“At the present time, the frontier is moral, not physical. The period of free lands that seemed boundless in extent has vanished. Unused resources are now human rather than material. They are found in the waste of grown men and women who are without the chance to work, and in the young men and women who find doors closed where there was once opportunity.”

Slide16:

Leo Szilard Enrico Fermi Arthur Compton

Slide24:

William Benton

Slide26:

Paul Hoffman

Slide27:

Lawrence A. Kimpton, succeeds Hutchins as chancellor - 1951

Slide28:

“The most dangerous aspect of public-relations work is its reflex action: we find that the public does not like something about the University; our temptation is to change this so the public will like us. Our duty is to change public opinion so that the public will like what the University does, and if this cannot be immediately accomplished, to hold out against the public until it can be.”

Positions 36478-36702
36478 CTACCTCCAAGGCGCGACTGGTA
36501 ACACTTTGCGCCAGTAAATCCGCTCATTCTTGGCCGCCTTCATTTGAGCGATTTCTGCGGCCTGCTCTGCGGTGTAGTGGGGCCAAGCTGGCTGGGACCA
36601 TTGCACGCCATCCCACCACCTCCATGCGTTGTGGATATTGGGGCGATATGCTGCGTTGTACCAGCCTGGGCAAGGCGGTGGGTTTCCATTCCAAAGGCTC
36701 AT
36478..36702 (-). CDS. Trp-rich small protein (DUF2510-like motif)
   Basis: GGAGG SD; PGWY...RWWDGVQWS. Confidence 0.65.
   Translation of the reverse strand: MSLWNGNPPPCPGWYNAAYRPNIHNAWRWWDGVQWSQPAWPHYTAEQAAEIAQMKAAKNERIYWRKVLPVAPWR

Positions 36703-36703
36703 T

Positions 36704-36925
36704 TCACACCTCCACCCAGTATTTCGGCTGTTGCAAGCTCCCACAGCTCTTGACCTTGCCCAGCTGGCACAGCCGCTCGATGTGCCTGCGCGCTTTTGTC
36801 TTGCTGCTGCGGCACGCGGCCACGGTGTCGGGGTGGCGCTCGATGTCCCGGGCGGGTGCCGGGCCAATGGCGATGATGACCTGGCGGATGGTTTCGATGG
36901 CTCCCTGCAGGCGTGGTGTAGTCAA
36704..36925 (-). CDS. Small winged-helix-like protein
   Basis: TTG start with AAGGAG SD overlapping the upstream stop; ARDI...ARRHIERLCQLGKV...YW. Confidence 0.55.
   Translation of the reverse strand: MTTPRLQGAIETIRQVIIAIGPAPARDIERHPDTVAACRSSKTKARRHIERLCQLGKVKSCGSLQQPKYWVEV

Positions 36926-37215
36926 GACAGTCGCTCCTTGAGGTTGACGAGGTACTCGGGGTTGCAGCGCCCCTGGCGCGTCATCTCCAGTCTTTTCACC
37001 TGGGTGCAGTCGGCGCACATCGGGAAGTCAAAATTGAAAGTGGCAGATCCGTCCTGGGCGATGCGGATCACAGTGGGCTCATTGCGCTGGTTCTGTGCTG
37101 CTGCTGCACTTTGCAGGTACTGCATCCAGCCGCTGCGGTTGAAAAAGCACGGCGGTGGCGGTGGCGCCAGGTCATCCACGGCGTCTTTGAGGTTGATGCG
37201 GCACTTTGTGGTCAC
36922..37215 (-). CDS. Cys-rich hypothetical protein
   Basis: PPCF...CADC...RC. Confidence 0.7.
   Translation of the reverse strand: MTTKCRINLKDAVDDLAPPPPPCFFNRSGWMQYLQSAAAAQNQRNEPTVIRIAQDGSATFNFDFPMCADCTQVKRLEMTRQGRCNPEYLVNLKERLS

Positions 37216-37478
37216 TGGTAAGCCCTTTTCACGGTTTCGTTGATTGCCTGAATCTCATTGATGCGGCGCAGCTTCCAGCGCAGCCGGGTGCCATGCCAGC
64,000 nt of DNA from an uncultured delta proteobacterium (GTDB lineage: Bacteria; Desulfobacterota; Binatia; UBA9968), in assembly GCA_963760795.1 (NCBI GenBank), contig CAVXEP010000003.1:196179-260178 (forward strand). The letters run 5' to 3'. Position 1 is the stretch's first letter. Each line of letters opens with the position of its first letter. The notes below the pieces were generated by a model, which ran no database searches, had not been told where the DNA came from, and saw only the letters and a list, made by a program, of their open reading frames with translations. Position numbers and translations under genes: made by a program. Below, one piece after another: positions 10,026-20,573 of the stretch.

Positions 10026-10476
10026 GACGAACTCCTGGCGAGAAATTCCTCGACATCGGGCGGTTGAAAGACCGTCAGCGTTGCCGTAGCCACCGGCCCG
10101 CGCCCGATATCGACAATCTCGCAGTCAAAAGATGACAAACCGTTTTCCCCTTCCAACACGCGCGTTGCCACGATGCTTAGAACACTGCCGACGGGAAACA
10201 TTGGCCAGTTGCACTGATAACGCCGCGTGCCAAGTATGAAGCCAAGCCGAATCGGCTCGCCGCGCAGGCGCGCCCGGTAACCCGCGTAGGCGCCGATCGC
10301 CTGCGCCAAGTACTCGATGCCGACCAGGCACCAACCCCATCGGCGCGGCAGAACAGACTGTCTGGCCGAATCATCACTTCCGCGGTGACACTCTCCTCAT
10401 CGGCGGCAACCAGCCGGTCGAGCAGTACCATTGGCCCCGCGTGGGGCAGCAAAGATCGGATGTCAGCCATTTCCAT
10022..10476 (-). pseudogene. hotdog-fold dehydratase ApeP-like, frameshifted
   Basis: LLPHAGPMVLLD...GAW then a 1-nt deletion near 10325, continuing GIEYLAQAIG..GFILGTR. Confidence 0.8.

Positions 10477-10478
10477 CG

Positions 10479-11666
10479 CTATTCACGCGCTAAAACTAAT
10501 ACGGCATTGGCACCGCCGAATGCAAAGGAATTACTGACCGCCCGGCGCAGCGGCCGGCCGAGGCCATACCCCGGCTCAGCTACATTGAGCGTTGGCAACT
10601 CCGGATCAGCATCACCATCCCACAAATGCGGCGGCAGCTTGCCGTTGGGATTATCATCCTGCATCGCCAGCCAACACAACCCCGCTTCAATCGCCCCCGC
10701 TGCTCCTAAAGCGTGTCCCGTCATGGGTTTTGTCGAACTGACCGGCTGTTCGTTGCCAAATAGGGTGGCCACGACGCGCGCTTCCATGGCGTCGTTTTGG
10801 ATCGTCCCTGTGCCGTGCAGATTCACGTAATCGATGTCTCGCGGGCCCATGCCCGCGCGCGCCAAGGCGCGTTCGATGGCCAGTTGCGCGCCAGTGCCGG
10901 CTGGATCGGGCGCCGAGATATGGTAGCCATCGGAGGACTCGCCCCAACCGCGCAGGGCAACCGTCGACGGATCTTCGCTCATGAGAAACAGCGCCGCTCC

Slide30:

“My mistake was that I thought I was a successful evangelist, while I was actually the stopper in the bath tub. I thought I had convinced everybody, when all I had done was block a return to ‘normalcy’.”

Slide33:

Richard Rorty

Slide35:

Eugene Cox

Slide37:

“The Fund should feel free to attack the problem of the freedom of the press; of migrant workers; of the immigration laws and the McCarran Act; of loyalty investigations; [of] the House Un-American Activities Committee; of conscientious objectors; of academic freedom and teachers’ oaths; ....”

Slide38: